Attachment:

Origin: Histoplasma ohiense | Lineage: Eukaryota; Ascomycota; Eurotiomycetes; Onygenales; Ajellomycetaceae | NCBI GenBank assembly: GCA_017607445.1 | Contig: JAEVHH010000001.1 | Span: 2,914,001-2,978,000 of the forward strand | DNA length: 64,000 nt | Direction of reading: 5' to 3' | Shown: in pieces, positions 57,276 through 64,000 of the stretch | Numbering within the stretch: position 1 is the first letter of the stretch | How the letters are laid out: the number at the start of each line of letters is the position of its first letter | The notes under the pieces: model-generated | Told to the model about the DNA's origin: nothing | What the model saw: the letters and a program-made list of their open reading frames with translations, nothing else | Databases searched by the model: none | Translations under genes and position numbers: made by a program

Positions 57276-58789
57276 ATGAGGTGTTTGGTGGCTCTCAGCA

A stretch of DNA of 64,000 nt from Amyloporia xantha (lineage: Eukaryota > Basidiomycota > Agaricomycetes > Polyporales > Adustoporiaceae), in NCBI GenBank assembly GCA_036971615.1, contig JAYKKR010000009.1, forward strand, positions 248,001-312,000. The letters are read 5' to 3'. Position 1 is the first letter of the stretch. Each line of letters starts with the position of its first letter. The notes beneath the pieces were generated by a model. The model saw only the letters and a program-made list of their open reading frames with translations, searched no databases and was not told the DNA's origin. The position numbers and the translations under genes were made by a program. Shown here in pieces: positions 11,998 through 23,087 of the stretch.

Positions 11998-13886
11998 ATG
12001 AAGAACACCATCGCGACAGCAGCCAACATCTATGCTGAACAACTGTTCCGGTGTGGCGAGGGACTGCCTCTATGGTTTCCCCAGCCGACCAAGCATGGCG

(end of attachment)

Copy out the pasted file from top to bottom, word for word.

Origin: Histoplasma ohiense | Lineage: Eukaryota; Ascomycota; Eurotiomycetes; Onygenales; Ajellomycetaceae | NCBI GenBank assembly: GCA_017607445.1 | Contig: JAEVHH010000001.1 | Span: 2,914,001-2,978,000 of the forward strand | DNA length: 64,000 nt | Direction of reading: 5' to 3' | Shown: in pieces, positions 57,276 through 64,000 of the stretch | Numbering within the stretch: position 1 is the first letter of the stretch | How the letters are laid out: the number at the start of each line of letters is the position of its first letter | The notes under the pieces: model-generated | Told to the model about the DNA's origin: nothing | What the model saw: the letters and a program-made list of their open reading frames with translations, nothing else | Databases searched by the model: none | Translations under genes and position numbers: made by a program

Positions 57276-58789
57276 ATGAGGTGTTTGGTGGCTCTCAGCA

A stretch of DNA of 64,000 nt from Amyloporia xantha (lineage: Eukaryota > Basidiomycota > Agaricomycetes > Polyporales > Adustoporiaceae), in NCBI GenBank assembly GCA_036971615.1, contig JAYKKR010000009.1, forward strand, positions 248,001-312,000. The letters are read 5' to 3'. Position 1 is the first letter of the stretch. Each line of letters starts with the position of its first letter. The notes beneath the pieces were generated by a model. The model saw only the letters and a program-made list of their open reading frames with translations, searched no databases and was not told the DNA's origin. The position numbers and the translations under genes were made by a program. Shown here in pieces: positions 11,998 through 23,087 of the stretch.

Positions 11998-13886
11998 ATG
12001 AAGAACACCATCGCGACAGCAGCCAACATCTATGCTGAACAACTGTTCCGGTGTGGCGAGGGACTGCCTCTATGGTTTCCCCAGCCGACCAAGCATGGCG